Over the years, many opportunities to turn the trust around have been missed. I hope that the Minister will be able to satisfy us that this is a turning point and that we will not be back here in 10 years’ time with another set of patients and staff who have been let down badly.

It is a pleasure, Mr Streeter, to serve under your chairmanship in such a well-attended debate. I congratulate the hon. Member for Blackley and Broughton (Graham Stringer) on securing the debate and on encouraging so many of his neighbours, who clearly have an interest in healthcare in the area served by the Pennine trust, to attend and to make such powerful contributions. Everyone has spoken from the heart and with true sensitivity.

As the hon. Gentleman said at the start of the debate, it is difficult to strike the right balance between drawing attention to trusts’ obvious failings, which need to be brought into the public domain and dealt with, and not seeking to lay blame on individuals. We all recognise that the individuals who work in the trust, as we heard so powerfully from the hon. Member for Heywood and Middleton (Liz McInnes), who worked at the trust for many years, give of their best and wish to provide the best possible care for their patients. Often the systems and structures around the individuals can inhibit that good intent.

I applaud the hon. Member for Blackley and Broughton for highlighting some dreadful examples of very poor care in the trust over many years, but especially those that came to light last year. As he well knows, the problems at Pennine go back many years. The trust is 16 years old, as other Members have said. Within three years of its creation, consultants at the trust had passed a vote of no confidence in its then management, as the hon. Member for Heywood and Middleton reminded us.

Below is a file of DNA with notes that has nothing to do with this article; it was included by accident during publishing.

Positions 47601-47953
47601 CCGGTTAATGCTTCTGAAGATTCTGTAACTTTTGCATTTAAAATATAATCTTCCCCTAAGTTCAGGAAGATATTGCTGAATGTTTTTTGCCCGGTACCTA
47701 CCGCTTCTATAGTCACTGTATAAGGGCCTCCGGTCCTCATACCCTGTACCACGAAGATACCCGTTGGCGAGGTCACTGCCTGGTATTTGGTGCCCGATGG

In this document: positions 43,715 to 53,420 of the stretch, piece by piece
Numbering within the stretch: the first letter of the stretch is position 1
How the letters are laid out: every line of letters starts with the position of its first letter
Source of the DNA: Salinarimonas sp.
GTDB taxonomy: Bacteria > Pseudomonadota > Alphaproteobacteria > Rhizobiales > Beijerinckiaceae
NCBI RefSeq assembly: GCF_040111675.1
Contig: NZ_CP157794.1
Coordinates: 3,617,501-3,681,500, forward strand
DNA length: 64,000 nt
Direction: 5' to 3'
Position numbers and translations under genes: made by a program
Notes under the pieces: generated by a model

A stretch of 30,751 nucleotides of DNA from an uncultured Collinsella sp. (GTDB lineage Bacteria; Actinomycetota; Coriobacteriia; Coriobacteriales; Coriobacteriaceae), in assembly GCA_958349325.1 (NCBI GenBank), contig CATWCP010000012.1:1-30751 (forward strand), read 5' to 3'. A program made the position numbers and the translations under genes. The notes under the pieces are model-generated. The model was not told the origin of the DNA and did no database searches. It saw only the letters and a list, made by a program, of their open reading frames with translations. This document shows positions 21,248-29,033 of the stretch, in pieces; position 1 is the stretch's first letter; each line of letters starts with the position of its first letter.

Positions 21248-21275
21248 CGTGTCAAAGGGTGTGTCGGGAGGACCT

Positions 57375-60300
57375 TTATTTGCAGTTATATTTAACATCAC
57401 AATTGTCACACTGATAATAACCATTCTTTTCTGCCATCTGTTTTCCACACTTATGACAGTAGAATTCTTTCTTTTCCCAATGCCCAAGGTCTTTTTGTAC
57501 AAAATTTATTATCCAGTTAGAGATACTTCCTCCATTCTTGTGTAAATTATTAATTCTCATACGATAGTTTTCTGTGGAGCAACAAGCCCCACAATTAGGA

The hon. Member for Ellesmere Port and Neston (Justin Madders) pointed out that, in the days before the CQC, Sir George Alberti was asked to report on what was happening. Much of last year’s CQC report, however, echoes the findings of the 2005 Alberti report, as the hon. Gentleman said in his constructive contribution. We must try therefore not only to learn the lessons, but to implement them; they clearly have not been in the past few years. I will touch on some key findings of the CQC report before I develop my remarks on what we are doing to respond to the findings and shortcomings.

The CQC report was based on an inspection in February and March last year, which rated the Pennine Acute Hospitals NHS Trust overall as inadequate. In particular, the trust was rated inadequate for safety and leadership. As the hon. Gentleman pointed out, however, it was rated good for care, which is a visible tribute to the quality of care provided by the dedicated staff in the main.

The report found other problems: shortages in nursing, midwifery and medical staff, which have been touched on by other hon. Members; a lack of understanding of key risks at departmental, divisional or board level; problems in services, including in A&E, maternity, and children’s and critical care; key risks were not recognised, escalated or mitigated effectively; and there was inconsistent performance reporting and concern about the quality of data to support performance reporting.